King Ezana's Stela
The ancient kingdom of Aksum was located in present-day Ethiopia. This wealthy African civilization celebrated its achievements with monuments like King Ezana's stela in Stelae Park, Ethiopia.
Photograph by John Elk
Aksum was a kingdom in Africa. It ruled much of what is now the country Ethiopia. Its rule began in the first century C.E.
Its capital city was also called Aksum. It had a population as high as 20,000.
Aksum was in northern Ethiopia. Humans had lived in the area since the Stone Age. Farming communities had been there for at least 1,000 years. Still, it is uncertain how the kingdom came about.
Perhaps it was begun by people from the nearby kingdom of Saba. They lived across the Red Sea on the southern part of the Arabian Peninsula. Different villages and city-states seem to have been near Aksum. No one knows for sure how Aksum grew. Historians do know that by A.D. 100, Aksum united all regions in the area.
Good Climate and Location
Aksum's rise was helped by its geography, or place. There was a good climate, rainfall, and fertile soil for this activity. Many people farmed and herded animals here. Most importantly, the city had trade routes running in every direction. They linked the Roman Empire to the Middle East and India.
The Aksumites got wealthy from this. They had valuable gold and ivory to trade. They also traded tortoise shells, rhinoceros horns, live animals, and enslaved people. In return, they got textiles, iron, steel, weapons, spices, and wine. Their trading partners included Egypt, South Arabia, the Middle East, India, and China. The Romans were perhaps their most important trade partners.
Aksum made its own coins. It was the first African country to do so. They came in gold, silver, and bronze. These coins have been found as far away as India.
The Kingdom of Aksum soon reached its peak power. This happened between 201 and 600 C.E. It became a large, wealthy society. At the top were high nobles. Then there were lesser members of the high classes. The lowest group was common folk.
Smaller towns popped up in nearby areas. The kingdom had control over much of Tigray (in what is now northern Ethiopia) and northern Eritrea. It also had power over the desert and coastal plains to the south and east. Much of the Red Sea coast was also under its control. This is the land we know today as the countries Djibouti and Somalia.
Aksum Grew through War
Aksum also grew through war. Aksumites conquered the city-state of Meroe in the early 300s C.E. Meroe is part of present-day Sudan. Around 500 C.E., the Aksumite King Kaleb conquered the Yemenites. They were across the Red Sea. Aksum ruled over them for years.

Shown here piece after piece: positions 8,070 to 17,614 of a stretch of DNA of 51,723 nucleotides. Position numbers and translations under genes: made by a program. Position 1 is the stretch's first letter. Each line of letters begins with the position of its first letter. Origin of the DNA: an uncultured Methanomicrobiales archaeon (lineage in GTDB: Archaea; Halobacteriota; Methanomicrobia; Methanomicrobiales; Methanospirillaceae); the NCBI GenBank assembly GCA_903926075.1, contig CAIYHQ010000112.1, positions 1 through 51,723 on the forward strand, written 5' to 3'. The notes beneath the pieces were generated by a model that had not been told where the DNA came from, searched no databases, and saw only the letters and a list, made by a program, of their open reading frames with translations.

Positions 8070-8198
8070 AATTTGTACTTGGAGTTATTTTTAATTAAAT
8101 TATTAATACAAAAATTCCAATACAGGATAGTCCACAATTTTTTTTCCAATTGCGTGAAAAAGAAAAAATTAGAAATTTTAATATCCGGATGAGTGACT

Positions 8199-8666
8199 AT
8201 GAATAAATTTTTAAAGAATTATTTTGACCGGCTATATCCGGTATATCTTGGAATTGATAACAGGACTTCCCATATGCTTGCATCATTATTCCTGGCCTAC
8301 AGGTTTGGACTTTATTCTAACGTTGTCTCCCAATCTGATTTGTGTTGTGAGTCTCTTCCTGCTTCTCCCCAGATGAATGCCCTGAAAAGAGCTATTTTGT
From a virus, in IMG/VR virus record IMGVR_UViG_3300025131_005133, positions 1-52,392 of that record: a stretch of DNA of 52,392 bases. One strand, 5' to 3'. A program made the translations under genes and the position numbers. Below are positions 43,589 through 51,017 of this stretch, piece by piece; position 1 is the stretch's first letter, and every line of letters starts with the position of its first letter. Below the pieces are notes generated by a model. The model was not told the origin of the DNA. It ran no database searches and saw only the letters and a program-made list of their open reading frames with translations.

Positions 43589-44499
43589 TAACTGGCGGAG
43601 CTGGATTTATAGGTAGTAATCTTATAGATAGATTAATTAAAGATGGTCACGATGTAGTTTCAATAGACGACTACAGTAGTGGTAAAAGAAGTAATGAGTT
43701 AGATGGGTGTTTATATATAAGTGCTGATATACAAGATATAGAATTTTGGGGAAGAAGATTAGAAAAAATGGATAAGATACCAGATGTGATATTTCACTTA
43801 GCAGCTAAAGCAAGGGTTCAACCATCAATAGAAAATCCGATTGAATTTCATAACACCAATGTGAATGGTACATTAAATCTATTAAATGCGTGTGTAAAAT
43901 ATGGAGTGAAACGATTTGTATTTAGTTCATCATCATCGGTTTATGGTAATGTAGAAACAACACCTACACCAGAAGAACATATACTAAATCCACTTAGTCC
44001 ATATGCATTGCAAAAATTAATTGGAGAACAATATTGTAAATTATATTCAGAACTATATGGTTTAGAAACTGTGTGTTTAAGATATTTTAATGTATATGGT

In the 300s, Aksum became Christian. It was the first African state south of the Sahara to do so. A figure named Frumentius got credit for bringing it to Ethiopia. Frumentius tutored the prince, Ezana. After taking the throne, Ezana proclaimed Christianity the state religion. Rome was Christian too. Perhaps the new Aksum religion was sparked by the kingdom's relations with Rome. However, the reasons for the religion change are unclear.
The Ethiopian written language was known as Ge'ez. It grew originally from the writing used by the Arabian kingdom of Saba. Ge'ez is mostly not spoken in the region.
Eventually, Aksum's power disappeared. This happened by 800 C.E. One reason was the migration of the Beja peoples. They roamed and herded animals as they wished. Their activities hurt Aksum's power over land. The Aksumites lost their hold on southern Arabia. Persians then conquered Yemen around 578 C.E. The final blow was the rise of the Arab Muslims. They became the region's true power in the 600s C.E. Soon, Arab Muslims took control of the Red Sea. Aksum's great wealth was lost. Additionally, its soils were overused. This meant it was harder to grow food.
New Ruling Group
Political power shifted to a new ruling group. They were known as the Agau people. They created the Zagwe Dynasty. It was based in the city of Lalibela.
The city of Aksum still has people living there today. It is an important historical site.
town in northern Ethiopia that served as the capital of the ancient Axumite Empire.
system of production, distribution, and consumption of goods and services.
group of nations, territories or other groups of people controlled by a single, more powerful authority.
practice of caring for roaming groups of livestock over a large area.
person who sells goods and services.
main city or region—usually with a large population
large region that is higher than the surrounding area and relatively flat.
politically organized unit.
economically important Ethiopian cereal grass.
land an animal, human, or government protects from intruders.
buying, selling, or exchanging of goods and services.
one in a subservient or subordinate position.